APR 22, 2011
The authors conducted this laboratory study to assess which retinal cells are principally activated by transcorneal electrical stimulation (TES), which has the potential to evaluate residual retinal function in patients with advanced retinitis pigmentosa. They used optical functional imaging to compare retinal reflectance changes (RCs) elicited by TES to those elicited by electrical stimulation of the optic chiasma in cats. The results indicate that TES principally activates retinal ganglion cells (RGCs), with a change in blood flow initiated afterward. These findings suggest that TES could be used to ascertain whether residual RGCs are functional and provide information about whether a patient is a suitable candidate for a retinal prosthesis.
The authors compared RCs elicited by TES at 20 Hz for 5 ms to those elicited by electrical stimulation (ES) at 100 Hz for 50 μs of the optic chiasma in two eyes of two cats under general anesthesia. Near-infrared fundus images were observed with a modified fundus camera for 26 seconds, beginning 2 seconds before and ending 20 seconds after the 4-second long electrical stimulation. RCs were observed at the optic disc, retinal arteries and retinal veins. The authors also determined the effect of an intravitreal injection of tetrodotoxin on the RCs elicited by electrical stimulation.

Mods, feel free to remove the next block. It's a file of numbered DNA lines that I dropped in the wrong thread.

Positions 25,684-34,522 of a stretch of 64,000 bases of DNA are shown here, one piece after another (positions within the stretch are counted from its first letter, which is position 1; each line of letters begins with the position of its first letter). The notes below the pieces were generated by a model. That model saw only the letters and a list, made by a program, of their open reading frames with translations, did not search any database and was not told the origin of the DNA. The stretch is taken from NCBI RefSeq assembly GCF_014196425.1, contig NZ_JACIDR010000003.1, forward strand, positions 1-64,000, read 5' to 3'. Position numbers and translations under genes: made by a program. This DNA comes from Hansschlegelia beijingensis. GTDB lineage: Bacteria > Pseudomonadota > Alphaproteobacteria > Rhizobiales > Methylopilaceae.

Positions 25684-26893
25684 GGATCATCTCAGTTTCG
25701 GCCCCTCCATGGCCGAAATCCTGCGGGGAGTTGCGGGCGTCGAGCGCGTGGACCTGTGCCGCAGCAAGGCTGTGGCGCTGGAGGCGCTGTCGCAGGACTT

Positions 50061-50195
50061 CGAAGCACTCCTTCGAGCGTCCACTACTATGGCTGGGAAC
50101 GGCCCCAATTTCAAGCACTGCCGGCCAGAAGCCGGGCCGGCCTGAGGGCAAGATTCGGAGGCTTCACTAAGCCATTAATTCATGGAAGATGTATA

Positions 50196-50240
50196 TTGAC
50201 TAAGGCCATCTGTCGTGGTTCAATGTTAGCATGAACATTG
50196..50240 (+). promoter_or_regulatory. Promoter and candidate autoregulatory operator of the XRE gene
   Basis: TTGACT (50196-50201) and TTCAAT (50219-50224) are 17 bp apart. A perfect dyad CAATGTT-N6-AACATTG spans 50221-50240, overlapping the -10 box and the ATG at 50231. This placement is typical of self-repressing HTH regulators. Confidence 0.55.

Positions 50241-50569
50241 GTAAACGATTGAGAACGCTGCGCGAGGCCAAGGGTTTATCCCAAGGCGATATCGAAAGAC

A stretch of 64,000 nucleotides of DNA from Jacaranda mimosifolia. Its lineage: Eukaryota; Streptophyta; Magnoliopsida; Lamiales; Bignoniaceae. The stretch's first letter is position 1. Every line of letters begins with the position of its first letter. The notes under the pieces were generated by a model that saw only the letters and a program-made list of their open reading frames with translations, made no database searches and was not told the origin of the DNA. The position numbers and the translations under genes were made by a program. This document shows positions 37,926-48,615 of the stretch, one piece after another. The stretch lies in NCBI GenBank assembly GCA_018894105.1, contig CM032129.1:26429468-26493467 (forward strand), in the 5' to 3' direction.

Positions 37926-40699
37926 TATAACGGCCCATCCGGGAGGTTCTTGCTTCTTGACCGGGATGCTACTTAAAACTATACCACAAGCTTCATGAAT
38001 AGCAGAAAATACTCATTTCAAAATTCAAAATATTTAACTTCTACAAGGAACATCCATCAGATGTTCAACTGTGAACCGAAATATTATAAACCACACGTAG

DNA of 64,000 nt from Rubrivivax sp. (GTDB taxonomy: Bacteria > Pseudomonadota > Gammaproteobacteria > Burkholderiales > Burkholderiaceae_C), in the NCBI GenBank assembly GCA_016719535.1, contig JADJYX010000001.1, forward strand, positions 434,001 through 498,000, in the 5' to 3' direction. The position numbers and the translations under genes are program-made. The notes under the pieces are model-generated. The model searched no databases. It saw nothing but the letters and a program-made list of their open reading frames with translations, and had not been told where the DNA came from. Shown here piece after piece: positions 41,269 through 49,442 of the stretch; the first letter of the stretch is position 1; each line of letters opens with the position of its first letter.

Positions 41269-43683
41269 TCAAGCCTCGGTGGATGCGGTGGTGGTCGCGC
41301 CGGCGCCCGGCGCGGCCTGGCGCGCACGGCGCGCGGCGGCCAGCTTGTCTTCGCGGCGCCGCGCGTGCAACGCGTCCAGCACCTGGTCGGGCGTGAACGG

They found that the two-dimensional maps of the RCs elicited by both TES and optic chiasma stimulation were similar. The latency of the RCs ranged from 2.0 to 4.0 seconds, with the peak occurring 6 to 9 seconds after the onset of electrical stimulation. The intensity of the RCs was correlated with the amplitude of electrically evoked potentials elicited by TES stimulation. The RCs disappeared after tetrodotoxin injection in both the TES and optic chiasma stimulation.